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Published on 1 March 2018

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Plans to commercialise novel cell-based quadrivalent influenza vaccine in Europe

Seqirus has announced plans to commercialise its novel cell-based quadrivalent influenza vaccine (QIVc) across Europe.

 

Seqirus has announced plans to commercialise its novel cell-based quadrivalent influenza vaccine (QIVc) across Europe.

 

The company expects QIVc to be the first four-strain, cell-based seasonal influenza vaccine licensed in Europe, expanding the options available to help tackle the significant number of influenza-related deaths and hospitalisations in the region.
QIVc was licensed in the US by the FDA in 2016 and is manufactured in cell lines, not eggs. Recent laboratory studies have shown that some influenza viruses undergo changes when they are grown in eggs, possibly impacting the effectiveness of traditional egg-based influenza vaccines.1,2 These same changes are not observed in influenza viruses cultured in cells, leading to the hypothesis that cell-based influenza vaccines may offer better protection against influenza in some seasons.3

 

Seqirus produces QIVc at its state-of-the-art facility in North Carolina, USA, which was originally built in partnership with the US Government to help combat pandemic threats.4 Seqirus has rapidly accelerated the development of its cell-based technology, quadrupling seasonal influenza vaccine output in just two years. This swift scale-up and ongoing innovation will enable the company to further increase supply of QIVc in the US, and to now also make it available in Europe.

 

Traditional egg-based influenza vaccines have been the mainstay of influenza protection for decades, and remain a very important tool in the defence against the disease,” said Gordon Naylor, President of Seqirus. “As a global leader in influenza, Seqirus is also committed to investing in innovative technologies that have the potential to provide better protection for at-risk groups. “We’ve worked hard to advance our cell-based technology and to quickly scale up production so that we are now capable of supplying this innovative vaccine to healthcare professionals and their patients in Europe,” added Naylor. “Increasing the availability of the vaccine will also enhance our real-world efforts to study the comparative effectiveness between cell and traditional egg-based vaccines from season to season.”

 

Seqirus has submitted a Marketing Authorisation Application (MAA) for QIVc to the EMA and is preparing for launch in European countries in the 2019-20 influenza season. The company is seeking an initial age indication of 4 years and above for QIVc and has begun additional clinical studies to ultimately achieve an age indication of 6 months and above.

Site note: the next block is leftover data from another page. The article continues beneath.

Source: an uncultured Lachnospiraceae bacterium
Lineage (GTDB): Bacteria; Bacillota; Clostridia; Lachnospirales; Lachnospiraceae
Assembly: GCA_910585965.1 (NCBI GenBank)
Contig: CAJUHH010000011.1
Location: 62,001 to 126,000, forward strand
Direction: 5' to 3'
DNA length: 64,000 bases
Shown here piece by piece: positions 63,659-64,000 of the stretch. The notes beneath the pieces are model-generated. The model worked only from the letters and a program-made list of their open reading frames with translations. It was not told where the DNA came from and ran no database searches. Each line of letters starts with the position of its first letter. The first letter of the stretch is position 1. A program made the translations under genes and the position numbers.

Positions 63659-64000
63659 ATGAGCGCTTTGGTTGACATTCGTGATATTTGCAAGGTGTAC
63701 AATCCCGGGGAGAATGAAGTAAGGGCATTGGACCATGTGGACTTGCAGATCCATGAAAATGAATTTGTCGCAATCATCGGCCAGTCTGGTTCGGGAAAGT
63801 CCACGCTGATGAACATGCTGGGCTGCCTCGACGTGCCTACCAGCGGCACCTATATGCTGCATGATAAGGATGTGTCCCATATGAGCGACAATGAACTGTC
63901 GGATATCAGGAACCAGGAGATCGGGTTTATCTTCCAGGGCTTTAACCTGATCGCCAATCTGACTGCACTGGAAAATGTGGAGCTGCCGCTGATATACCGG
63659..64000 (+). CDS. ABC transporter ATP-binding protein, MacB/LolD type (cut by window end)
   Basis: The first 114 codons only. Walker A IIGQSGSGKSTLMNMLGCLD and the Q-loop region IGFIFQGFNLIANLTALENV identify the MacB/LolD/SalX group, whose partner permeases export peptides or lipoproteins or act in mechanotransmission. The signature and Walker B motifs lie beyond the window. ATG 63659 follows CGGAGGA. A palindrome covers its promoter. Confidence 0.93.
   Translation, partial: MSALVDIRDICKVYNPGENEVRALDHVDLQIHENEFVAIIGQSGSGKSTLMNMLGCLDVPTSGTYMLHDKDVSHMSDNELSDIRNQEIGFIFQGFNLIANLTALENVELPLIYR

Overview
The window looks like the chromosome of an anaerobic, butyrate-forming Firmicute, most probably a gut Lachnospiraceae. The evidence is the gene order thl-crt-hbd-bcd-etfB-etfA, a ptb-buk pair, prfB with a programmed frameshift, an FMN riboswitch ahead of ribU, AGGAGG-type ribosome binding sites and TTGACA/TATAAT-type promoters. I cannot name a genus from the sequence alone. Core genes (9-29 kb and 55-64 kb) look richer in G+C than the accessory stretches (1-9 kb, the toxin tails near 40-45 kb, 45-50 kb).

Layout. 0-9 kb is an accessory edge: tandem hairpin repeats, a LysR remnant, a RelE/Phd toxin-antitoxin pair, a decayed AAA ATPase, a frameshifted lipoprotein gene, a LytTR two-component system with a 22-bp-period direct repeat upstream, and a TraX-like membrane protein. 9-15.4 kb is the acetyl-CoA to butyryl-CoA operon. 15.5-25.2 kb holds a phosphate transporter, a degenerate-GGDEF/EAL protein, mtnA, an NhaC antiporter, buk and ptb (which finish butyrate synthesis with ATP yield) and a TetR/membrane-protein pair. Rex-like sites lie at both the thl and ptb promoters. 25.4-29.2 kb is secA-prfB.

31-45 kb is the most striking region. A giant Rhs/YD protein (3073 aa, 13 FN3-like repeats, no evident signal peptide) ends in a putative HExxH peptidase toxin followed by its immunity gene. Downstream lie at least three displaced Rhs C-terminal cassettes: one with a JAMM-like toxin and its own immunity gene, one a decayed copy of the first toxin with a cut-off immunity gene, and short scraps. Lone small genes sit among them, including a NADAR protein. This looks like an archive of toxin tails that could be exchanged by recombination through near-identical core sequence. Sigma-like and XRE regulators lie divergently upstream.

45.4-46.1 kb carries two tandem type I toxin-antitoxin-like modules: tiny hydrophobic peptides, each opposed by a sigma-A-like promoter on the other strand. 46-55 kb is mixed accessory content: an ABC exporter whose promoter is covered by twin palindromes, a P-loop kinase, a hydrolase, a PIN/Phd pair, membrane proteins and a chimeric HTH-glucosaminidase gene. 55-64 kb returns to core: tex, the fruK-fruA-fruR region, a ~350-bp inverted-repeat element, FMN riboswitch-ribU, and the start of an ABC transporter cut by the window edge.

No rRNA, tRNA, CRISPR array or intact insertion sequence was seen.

Although adults aged 65 years and over are now being served better with newer flu vaccines, the burden of seasonal influenza in children and other at-risk groups aged under 65 years still continues to be a significant challenge for clinicians and public health experts, particularly where egg adaptation impacts vaccine effectiveness,” said Dr George Kassianos, GP and immunisation expert. We certainly need more flu vaccine options in Europe and I welcome the potential of this new cell-based vaccine.”

 

QIVc will complement Seqirus’ innovative portfolio in Europe, which includes an adjuvanted influenza vaccine indicated for older adults aged 65 years and above. Seqirus’ adjuvanted influenza vaccine is licensed in key markets in Europe and was recently launched in the UK for the 2018-19 season following a preferential recommendation from UK health authorities.5

 

References

  1. Barr et al. WHO recommendations for the viruses used in the 2013-2014 Northern Hemisphere influenza vaccine: Epidemiology, antigenic and genetic characteristics of influenza A(H1N1) pdm09, A(H3N2) and B influenza viruses collected from October 2012 to January 2013. Available at: http://www.sciencedirect.com/science/article/pii/S0264410X1400187X?via%3Dihub. Last accessed January 2018
  2. World Health Organization. Improving influenza vaccine virus selection, Report of the 4th WHO Informal Consultation Hong Kong. Available at http://www.who.int/influenza/resources/publications/Influenza_vaccine_virus_selection_report/en/. Last accessed: January 2018
  3. Zost SJ et al. Contemporary H3N2 influenza viruses have a glycosylation site that alters binding of antibodies elicited by egg-adapted vaccine strains. PNAS 2017; 114: 12578–12583. Available at http://www.pnas.org/content/pnas/114/47/12578.full.pdf
  4. The North Carolina plant has been funded in whole or in part with Federal funds from the Office of the Assistant Secretary for Preparedness and Response, Biomedical Advanced Research and Development Authority, under Contract No. HHSO100200900101C.
  5. JCVI minute June 2017 meeting. Available at http://www.nitag-resource.org/uploads/media/default/0001/04/ea8a9b08726f9733f38d83ae87b58d4de2b4f47f.pdf


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